September, 7, Juneau Empire — Opinion: Mine cleanup plan is encouraging, but there’s still work to be done
The Tulsequah Chief mine also highlights that the financial assurances B.C. requires of its mines are inadequate to cover reclamation of a mine site, with a $1.2 billion shortfall across the province. Canadian taxpayers will most likely foot most of the $100 million cleanup bill, unless the B.C. Chief Inspector of Mines Herman Henning holds Teck Resources, the historical mine owner, liable — which is entirely within the inspector’s discretion and authority to do.
August 21, The Province — B.C. holds only $1 million security for up to $100 million cleanup of Tulsequah Chief Mine
Part of the reason it’s unclear who will clean up the Tulsequah Chief mine: the mine’s current owner, Chieftain Metals, is being sued by a creditor for $20 million.
August 7, CoastAlaska News — Tulsequah Chief creditors delay cleanup of contaminated mine site
In the Unuk River watershed, Seabridge Gold, proponent of the Kerr-Sulphurets-Mitchell (KSM) mine project — which would be one of the largest mines on the planet if built as proposed — has requested a two-year extension of its environmental assessment (EA) certificate, reviving calls for a new impact assessment that incorporates updated mining practices and new information, specifically since Imperial Metals’ 2014 Mount Polley mine tailings disaster.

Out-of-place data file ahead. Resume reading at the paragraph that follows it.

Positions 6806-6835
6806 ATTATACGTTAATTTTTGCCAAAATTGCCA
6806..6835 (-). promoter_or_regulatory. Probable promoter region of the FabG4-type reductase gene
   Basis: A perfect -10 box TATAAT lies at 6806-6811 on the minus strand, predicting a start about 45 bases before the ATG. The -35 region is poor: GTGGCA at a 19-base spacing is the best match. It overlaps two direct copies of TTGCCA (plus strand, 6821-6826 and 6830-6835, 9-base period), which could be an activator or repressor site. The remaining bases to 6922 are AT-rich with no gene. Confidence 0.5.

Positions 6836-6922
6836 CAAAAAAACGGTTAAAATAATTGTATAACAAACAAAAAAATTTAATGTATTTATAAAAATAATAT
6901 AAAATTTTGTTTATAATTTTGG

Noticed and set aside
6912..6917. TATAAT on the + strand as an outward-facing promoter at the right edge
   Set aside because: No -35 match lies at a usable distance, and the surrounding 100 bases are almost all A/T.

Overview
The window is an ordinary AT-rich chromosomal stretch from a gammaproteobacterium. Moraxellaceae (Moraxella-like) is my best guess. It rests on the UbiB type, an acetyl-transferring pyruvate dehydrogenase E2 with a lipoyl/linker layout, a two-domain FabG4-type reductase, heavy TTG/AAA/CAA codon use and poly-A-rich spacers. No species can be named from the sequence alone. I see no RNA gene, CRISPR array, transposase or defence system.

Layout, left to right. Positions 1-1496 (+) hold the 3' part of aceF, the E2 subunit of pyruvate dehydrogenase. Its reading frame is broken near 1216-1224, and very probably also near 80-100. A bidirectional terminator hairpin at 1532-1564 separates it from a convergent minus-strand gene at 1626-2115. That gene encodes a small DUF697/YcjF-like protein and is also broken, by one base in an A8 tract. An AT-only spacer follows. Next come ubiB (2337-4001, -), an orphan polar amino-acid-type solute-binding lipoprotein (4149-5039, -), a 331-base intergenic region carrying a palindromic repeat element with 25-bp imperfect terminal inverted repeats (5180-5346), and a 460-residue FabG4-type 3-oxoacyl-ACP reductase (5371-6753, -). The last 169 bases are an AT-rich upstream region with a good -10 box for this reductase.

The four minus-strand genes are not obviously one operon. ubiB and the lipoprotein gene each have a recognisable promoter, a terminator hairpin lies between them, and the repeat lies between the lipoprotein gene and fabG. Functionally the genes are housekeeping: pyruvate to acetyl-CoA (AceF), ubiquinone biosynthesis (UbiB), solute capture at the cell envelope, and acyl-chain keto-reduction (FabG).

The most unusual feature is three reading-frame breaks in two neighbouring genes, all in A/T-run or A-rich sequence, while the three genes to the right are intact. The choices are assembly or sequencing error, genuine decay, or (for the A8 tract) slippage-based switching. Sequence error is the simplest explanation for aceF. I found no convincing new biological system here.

August 19, The Narwhal — Seabridge Gold asks B.C. for more time to begin KSM mine construction, citing COVID-19
August 27, CoastAlaska — Large open-pit mine developer near AK border asks Canadian regulators for more time
The Southeast Alaska Indigenous Transboundary Commission (SEITC) is one of the groups requesting a new EA for KSM. “KSM would be huge and so close to us. Our people need a say in the process,” said Sylvia Banie, Vice President of the Organized Village of Saxman and Southeast Alaska Indigenous Transboundary Commission’s Secretary.
August 21, Indian Country Today, Press Release — Like Alaska’s Pebble Mine, this project is located in the wrong place
Threats to Washington / B.C. Transboundary Rivers
Pressure is mounting in Washington state to defend the transboundary Skagit River from mining in the “donut hole,” the unprotected, sensitive area between two parks in B.C. near the B.C. / Washington border. Indigenous leaders also recently highlighted how B.C. mining projects threaten additional salmon rivers shared by Washington and B.C.
July 19, The Province — Opinion: Mike Harcourt and Ken Farquharson: It's time to finish saving the Skagit
August 30, The Seattle Times — Opinion: Protect Washington’s rivers from British Columbia mining waste. Written by Scott Schuyler of Sedro-Woolley, who is a lifelong fisherman, tribal member and the natural resources director of the Upper Skagit Indian Tribe, and Rob Edward of Keremeos, B.C, who is a traditional knowledge keeper and former chief of the Lower Similkameen Indian Band.
The Skagit was the focus of this comprehensive piece on the dangers recklessly regulated B.C. mines pose to rivers that flow into the U.S.